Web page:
September 30 through October 6 is Banned Book Week. Since the event's inception in 1982 over 11,300 books have been challenged, many of them children's books. Among the top one-hundred most challenged books are:
Harry Potter by J.K. Rowling
The Chocolate War by Robert Cormier
To Kill a Mockingbird by Harper Lee
The Giver by Lois Lowry
In the Night Kitchen by Maurice Sendak
Fat Kid Rules the World by K.L. Going
Farenheit 451 by Ray Bradbury
A Wrinkle in Time by Madeleine L'Engle
The Handmaid's Tale by Margaret Atwood
Speak by Laurie Halse Anderson
I've read these books. Some of them were hard to read. The Chocolate War was banned partly for unsuitability to age group. I was stunned by the cruelty in that book but I can't imagine it being more relevant than today when bullying has reached a whole new level through social media. Harry Potter was called evil. Yet the overriding message in that series is that love conquers evil. The Giver was accused of degrading motherhood and adolescence. Librarians drew diapers on the naked tot wandering through Sendak's In the Night Kitchen. There are books I'll never read, some I may find offensive. But I want the freedom to choose what I read and I believe school libraries should offer books that stimulate minds and foster conversation, books that children in all situations can relate to.
BannedBooksWeek.org offers a wealth of information for writers, artists, teachers and librarians, including an events page where you can click on your state to find celebrations of banned books. I was delighted to find two events in the Tampa Bay area. One of them led me to an unknown local resource, Bluebird Books, a mobile literary-themed project.
Every week is a good week to read a book. This week, why not choose one from the Top One-hundred Banned Books?
Today, I'm continuing my summer book review with a historical middle-grade novel. Lois Lowry's The Silent Boy opens with a prologue of aged protagonist, Katy Thatcher, looking back on her life; then returns to 1908 in Chapter One when Katy is nearly six. Katy is the daughter of the town doctor and herself a doctor in the making. Her father takes her on calls to the farming community and introduces her to thirteen-year-old Jacob, a boy people call "simple" or "touched in the head." Jacob never talks but he's a keen imitator of noises and animals adore him. When Katy finds Jacob in her family's stables humming to the horses, she hums with him and a bond forms between them.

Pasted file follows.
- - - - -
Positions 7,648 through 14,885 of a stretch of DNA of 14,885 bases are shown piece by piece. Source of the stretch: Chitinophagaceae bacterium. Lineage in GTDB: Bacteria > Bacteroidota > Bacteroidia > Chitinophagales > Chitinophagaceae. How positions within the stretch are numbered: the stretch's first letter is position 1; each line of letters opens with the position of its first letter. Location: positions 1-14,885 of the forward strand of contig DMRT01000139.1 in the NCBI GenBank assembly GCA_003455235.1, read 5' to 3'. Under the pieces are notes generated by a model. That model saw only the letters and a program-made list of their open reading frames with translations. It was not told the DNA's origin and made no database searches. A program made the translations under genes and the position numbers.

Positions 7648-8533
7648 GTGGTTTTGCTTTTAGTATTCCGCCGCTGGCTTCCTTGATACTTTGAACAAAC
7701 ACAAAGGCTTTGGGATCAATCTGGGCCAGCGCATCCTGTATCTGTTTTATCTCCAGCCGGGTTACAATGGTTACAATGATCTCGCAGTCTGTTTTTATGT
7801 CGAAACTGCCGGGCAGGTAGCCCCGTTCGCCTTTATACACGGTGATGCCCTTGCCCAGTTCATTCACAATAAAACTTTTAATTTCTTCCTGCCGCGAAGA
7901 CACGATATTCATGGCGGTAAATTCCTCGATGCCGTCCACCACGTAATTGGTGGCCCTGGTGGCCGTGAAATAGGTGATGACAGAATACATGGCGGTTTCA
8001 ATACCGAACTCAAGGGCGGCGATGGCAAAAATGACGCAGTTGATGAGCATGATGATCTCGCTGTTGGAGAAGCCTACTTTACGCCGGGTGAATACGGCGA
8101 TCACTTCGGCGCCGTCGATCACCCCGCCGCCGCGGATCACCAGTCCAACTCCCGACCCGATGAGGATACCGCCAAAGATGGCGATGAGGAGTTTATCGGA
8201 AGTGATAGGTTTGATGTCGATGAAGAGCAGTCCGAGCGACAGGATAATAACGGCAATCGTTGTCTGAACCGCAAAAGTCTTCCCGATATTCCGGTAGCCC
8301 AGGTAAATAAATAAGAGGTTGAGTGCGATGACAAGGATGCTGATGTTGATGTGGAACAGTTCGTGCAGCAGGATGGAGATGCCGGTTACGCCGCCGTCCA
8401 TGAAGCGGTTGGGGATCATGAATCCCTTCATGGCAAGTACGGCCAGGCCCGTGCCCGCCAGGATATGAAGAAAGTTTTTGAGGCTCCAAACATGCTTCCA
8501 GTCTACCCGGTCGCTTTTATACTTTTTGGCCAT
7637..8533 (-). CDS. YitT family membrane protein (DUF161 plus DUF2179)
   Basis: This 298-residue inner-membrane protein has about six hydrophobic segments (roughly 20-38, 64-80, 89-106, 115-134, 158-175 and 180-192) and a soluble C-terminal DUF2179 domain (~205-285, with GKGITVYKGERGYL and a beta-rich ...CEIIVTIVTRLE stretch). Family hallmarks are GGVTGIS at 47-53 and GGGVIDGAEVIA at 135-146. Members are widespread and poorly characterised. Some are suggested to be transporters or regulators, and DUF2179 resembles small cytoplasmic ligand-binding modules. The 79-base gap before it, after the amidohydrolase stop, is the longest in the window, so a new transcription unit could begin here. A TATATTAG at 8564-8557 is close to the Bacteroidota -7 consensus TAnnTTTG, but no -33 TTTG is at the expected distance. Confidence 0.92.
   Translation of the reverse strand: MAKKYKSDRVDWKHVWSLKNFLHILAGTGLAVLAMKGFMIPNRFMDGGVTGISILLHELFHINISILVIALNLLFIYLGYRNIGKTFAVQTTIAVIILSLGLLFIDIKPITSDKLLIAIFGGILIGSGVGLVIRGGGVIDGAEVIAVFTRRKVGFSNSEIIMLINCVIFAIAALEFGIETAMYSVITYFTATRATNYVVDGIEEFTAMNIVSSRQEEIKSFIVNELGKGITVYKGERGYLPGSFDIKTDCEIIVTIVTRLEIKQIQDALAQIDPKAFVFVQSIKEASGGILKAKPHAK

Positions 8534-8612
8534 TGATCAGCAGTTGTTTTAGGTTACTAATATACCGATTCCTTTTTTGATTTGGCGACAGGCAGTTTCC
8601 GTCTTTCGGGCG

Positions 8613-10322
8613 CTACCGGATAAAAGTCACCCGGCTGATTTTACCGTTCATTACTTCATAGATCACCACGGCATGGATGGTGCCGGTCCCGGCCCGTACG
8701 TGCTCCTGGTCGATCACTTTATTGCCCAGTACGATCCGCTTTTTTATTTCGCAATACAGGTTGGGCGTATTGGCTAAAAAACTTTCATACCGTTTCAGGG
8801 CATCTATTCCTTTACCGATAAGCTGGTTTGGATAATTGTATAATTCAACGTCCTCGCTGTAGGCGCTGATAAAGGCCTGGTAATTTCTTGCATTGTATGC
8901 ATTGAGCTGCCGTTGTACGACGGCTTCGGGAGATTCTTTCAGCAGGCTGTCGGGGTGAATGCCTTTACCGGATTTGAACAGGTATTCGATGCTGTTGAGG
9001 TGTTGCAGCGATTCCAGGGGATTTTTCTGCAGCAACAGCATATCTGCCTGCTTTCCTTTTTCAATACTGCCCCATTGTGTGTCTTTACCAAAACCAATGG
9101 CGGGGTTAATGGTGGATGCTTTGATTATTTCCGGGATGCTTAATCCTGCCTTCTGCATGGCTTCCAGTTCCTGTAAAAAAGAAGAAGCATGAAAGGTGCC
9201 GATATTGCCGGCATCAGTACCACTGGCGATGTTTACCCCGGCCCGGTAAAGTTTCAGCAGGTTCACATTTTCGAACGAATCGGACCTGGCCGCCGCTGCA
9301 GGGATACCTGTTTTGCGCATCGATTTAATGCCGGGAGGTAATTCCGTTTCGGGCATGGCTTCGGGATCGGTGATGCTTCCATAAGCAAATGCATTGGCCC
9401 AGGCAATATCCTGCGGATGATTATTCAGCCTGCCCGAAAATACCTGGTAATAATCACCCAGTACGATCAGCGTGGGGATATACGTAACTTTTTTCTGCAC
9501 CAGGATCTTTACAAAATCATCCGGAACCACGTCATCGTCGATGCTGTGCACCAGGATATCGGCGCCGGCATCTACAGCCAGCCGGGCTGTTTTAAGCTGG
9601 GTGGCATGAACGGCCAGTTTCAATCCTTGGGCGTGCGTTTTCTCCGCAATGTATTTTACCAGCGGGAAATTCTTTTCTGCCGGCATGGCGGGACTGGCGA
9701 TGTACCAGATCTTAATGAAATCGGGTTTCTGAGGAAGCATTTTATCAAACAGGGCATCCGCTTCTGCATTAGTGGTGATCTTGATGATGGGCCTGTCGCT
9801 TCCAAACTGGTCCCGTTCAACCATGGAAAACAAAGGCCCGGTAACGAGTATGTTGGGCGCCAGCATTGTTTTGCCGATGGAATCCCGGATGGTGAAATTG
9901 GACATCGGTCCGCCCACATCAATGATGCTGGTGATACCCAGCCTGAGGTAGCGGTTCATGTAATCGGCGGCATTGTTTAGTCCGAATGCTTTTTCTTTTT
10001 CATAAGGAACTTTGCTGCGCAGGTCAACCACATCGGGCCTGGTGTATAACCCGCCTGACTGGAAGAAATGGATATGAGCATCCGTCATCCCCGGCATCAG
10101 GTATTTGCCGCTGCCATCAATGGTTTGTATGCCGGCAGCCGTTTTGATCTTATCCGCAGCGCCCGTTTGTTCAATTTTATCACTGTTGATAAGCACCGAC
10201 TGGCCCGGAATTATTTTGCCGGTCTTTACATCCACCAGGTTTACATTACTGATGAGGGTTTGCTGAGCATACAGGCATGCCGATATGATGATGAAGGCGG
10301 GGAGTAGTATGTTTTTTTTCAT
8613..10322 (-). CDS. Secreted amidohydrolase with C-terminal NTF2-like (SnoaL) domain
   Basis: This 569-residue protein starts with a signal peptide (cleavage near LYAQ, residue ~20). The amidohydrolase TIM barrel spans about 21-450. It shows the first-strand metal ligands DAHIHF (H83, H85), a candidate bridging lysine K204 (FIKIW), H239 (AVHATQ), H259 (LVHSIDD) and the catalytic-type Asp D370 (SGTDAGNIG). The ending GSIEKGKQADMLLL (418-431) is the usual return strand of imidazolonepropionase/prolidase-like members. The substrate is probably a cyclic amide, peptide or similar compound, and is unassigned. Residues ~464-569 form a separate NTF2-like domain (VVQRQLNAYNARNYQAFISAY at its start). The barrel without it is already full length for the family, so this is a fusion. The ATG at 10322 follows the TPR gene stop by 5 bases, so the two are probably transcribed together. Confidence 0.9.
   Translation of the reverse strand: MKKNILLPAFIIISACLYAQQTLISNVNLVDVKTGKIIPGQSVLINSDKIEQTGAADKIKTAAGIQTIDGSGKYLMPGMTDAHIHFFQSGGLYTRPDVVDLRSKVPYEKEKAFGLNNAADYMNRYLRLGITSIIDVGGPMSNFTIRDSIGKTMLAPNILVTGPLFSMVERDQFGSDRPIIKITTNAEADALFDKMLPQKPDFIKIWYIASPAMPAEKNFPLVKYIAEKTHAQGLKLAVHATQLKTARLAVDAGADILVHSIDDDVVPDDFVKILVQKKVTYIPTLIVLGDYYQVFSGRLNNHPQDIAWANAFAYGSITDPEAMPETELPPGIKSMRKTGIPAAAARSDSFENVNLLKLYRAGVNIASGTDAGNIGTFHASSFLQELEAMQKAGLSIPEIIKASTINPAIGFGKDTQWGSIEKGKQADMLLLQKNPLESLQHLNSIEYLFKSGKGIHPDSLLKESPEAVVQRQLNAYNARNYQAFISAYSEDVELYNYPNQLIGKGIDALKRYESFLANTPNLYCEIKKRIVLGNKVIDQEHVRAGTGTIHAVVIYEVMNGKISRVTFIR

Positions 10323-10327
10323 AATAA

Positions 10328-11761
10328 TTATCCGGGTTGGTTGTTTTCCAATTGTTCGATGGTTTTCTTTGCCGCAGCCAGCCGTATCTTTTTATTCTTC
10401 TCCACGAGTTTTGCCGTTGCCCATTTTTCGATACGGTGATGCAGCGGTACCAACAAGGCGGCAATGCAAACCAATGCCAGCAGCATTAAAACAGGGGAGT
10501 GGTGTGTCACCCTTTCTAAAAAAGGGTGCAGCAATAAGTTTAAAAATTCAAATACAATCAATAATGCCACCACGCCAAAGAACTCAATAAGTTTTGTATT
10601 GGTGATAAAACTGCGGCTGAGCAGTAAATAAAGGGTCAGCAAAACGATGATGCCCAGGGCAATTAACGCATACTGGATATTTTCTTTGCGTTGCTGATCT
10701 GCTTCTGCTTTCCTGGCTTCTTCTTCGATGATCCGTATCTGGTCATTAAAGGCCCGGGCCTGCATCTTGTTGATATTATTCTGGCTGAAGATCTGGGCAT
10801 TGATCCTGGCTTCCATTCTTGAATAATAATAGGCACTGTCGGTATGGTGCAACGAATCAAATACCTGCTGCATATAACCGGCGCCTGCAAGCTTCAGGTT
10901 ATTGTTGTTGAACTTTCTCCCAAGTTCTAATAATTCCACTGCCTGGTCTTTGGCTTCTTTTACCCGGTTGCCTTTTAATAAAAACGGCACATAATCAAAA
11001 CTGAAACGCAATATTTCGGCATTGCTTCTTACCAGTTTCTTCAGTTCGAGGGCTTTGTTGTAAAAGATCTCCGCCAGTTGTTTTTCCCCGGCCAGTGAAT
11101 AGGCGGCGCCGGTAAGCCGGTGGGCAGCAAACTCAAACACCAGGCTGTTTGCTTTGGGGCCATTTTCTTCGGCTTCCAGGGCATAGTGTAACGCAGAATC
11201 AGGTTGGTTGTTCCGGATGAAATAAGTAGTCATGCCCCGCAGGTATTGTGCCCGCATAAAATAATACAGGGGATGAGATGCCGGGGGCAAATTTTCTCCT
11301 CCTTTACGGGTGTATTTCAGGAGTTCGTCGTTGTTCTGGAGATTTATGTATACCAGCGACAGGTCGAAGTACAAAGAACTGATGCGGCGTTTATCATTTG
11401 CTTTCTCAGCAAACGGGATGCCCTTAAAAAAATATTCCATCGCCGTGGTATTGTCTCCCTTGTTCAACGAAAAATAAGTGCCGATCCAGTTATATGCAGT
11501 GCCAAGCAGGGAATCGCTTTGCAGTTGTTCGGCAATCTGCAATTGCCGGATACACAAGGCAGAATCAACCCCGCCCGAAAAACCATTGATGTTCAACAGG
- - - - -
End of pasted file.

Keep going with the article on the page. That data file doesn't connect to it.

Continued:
The majority of the book spans three years in Katy's life. She's deeply affected by the 1911 garment factory fire in New York where girls jumped to flaming deaths and when WWI begins, she longs to be a doctor to heal the wounded. Closer to home, she's disturbed by a visit with her father to the local asylum and tries to understand when he tells her he can only help the patients' bodies but some day he hopes there will be cures for the minds. Her compassion for Jacob grows as she sees how others view him. When Jacob unwittingly commits an unthinkable act, Katy alone deciphers his reasoning.
Lowry accents each chapter with old, sepia-tinted photos from the early twentieth century. In the book's acknowledgments she writes, "All of the people in these photographs are real people. Some of them were people I knew and loved. One is my own mother." She goes on to say that she found some of the photos in an antique store and wondered about them. I have read several of Lowry's many books, including her Newberry winners, Number the Stars and The Giver. She continues to amaze me with her creative dexterity and commitment to children's literature. Visit her site here; you'll see what I mean. I heard Lowry speak and read at a local book shop a couple years ago. She's a charming reader and equally engaging speaker. If you have the opportunity, get out to see her while she's still touring.
I write middle grade and young adult books with a magical twist. And creatures, always creatures. I'm represented by the fabulous Leslie Zampetti of Dunham Lit.
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